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Blog Tips With President Obama: Storytelling Matters

Looking back, United States President Barack Obama recognizes the impact of storytelling to inspire a group of people, and offer a richer explanation of information. In an interview this July with CBS New’s Charlie Rose, Obama says:

“The mistake of my first term-couple of years-was thinking this job was just about getting the policy right. And that’s important. But the nature of this office is also to tell a story to the American people that gives them a sense of unity and purpose and optimism, especially during tough times.”

Obama understands that amongst the policy juggling and reform initiatives that were explained in political addresses, there was no shareable narrative. No sense of a journey to follow.

We use stories “to entertain, to share common experiences, to teach, and to pass on traditions,” says Smashing Magazine author Francisco Inchauste. Stories can pique an emotional connection that sparks empathy in the reader. We grow attached to certain narratives. We identify with fictional characters.  We nurture memorable experiences through stories.

Consider storytelling for your business blog. You want to compose a delightful space for users to return to again and again, and in doing so, become better acquainted with your company products or service.

Blogs can be used as strictly promotional real estate, sure. But how compelling is that?

Company marketing objectives are like Obama’s policy speeches: totally legitimate, well strategized, and meaningful to a certain audience.  But like Obama says, “where’s the story that tells us where [we’re] going?” To compel audiences to believe in your product or service (or government policy), involve them in a meaningful way.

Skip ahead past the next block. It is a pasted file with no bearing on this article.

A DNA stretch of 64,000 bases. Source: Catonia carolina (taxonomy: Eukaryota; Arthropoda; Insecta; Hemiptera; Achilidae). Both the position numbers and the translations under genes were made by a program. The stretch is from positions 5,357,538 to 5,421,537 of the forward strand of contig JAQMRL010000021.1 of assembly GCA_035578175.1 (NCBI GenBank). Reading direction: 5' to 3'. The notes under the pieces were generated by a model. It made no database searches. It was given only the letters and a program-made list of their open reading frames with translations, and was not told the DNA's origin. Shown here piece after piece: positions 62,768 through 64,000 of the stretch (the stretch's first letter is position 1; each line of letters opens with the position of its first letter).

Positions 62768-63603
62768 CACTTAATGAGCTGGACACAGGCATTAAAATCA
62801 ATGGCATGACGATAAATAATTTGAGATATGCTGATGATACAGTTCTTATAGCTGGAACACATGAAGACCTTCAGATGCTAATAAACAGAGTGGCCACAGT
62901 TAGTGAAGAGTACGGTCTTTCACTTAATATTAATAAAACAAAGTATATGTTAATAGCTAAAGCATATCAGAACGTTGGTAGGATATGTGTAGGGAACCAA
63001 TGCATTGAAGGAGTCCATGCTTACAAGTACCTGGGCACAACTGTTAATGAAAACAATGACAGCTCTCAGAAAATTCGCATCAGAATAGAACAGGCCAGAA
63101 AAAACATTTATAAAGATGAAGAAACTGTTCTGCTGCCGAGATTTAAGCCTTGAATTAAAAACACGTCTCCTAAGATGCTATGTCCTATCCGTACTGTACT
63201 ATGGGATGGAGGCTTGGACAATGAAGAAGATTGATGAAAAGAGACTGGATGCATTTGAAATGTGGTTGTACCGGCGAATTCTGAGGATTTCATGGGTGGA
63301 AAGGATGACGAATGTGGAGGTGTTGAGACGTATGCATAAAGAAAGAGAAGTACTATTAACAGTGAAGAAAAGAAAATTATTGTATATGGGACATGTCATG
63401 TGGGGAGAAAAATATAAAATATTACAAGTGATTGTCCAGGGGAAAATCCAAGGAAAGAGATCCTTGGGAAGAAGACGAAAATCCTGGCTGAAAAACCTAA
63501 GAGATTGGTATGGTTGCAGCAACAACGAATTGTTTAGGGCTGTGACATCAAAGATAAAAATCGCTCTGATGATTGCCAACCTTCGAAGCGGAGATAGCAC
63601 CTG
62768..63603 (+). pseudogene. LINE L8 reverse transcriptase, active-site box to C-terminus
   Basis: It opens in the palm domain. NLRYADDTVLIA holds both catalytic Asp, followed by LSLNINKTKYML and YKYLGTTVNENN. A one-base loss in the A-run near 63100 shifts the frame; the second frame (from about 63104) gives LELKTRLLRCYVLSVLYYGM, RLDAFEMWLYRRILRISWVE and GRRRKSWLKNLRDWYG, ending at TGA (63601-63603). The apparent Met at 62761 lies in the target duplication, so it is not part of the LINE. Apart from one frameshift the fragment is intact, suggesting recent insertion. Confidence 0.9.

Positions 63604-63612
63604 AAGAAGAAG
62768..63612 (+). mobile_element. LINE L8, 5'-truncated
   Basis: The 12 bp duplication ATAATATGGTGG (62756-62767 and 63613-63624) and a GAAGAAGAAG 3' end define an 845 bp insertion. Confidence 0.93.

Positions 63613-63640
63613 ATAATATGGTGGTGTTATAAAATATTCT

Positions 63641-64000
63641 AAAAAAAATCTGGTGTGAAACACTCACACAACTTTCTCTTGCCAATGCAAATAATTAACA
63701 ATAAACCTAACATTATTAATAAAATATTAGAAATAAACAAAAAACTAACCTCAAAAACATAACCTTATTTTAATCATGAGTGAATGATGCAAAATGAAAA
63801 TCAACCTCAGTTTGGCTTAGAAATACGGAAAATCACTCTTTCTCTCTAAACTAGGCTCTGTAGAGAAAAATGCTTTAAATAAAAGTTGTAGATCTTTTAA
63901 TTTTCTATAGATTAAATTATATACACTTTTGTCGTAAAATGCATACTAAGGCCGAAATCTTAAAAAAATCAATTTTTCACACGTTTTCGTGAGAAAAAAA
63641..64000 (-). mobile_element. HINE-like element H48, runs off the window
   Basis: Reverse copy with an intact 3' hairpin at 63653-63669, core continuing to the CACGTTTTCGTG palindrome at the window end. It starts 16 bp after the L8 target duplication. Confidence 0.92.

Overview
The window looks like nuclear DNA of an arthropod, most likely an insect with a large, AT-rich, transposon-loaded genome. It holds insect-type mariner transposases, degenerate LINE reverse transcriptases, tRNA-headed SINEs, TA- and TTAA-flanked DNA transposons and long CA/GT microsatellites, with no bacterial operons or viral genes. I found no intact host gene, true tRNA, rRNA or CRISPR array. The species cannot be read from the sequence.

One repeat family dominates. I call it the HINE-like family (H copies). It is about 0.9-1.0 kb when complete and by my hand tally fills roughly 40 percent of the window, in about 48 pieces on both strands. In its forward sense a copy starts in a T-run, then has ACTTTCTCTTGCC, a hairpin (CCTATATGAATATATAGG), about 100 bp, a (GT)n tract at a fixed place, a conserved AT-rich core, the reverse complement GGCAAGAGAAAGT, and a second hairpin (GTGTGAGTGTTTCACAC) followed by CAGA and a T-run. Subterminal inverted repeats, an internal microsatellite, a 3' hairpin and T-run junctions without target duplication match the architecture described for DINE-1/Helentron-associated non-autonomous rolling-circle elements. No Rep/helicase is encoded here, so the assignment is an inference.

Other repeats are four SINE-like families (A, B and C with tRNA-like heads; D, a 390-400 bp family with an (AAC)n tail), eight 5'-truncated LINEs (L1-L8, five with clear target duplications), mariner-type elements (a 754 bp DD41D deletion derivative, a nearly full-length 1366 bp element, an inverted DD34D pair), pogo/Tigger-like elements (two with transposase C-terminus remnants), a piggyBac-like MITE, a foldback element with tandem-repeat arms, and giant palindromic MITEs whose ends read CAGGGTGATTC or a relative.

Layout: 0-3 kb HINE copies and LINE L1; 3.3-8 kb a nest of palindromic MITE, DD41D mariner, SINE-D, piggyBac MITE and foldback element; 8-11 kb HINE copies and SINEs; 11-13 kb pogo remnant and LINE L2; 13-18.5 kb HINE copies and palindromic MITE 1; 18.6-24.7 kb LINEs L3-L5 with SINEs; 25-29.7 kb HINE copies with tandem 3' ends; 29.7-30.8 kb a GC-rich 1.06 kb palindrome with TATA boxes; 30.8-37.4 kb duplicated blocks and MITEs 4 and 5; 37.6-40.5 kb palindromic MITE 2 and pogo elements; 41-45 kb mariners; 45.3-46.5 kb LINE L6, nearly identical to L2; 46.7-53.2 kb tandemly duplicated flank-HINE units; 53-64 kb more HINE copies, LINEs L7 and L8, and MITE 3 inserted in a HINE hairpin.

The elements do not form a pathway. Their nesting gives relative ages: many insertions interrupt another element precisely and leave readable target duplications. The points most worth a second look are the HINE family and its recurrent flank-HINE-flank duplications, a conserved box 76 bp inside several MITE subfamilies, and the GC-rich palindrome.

You can enlist web storytelling at several stages of online marketing, from site development to content composition. Today we hone in on business blog storytelling, with an example of what that looks like.

How Matchstick Used Their Blog To Tell Their Story

Matchstick Coffee Roasters opened in Vancouver, BC in January 2012. A picture of the owners Aaron, Annie, and Spencer greeted us on the first page of the Matchstick blog. More than five months before the shop was slated to open to the public, the Matchstick story had begun to take shape online. Aaron took readers on a journey that followed three young entrepreneurs from acquisition to completion.

Readers became acquainted with the characters (owners) and were engaged by the story of opening a small business. Aaron showed us the bones of the building with his rich photographs, and explained the historic details of their chosen space. By reading the Matchstick blog, we came to care for our protagonists and for their success. This wasn’t a detailed blog story with daily updates and expensive content features. This was an honest and engaging account of a small business in development.

And it “ended” happily: Matchstick Coffee Roasters received citywide acclaim as one of its finest specialty roasters, and has been bustling since opening day. They’ve since moved their storytelling from their blog to other channels. Check out their Instagram to see their story continue.

Every small business has a story to share with their audience online. What’s yours?

See Also

Write White Papers, Gain Leads: Content Marketing for Small Business

Inchauste, Francisco. “Better User Experience With Storytelling-Part One.” 29 January 2010.
Warren, Michael. “Obama: My Biggest Mistake Was Not ‘Telling a Story’.” 12 July 2012.


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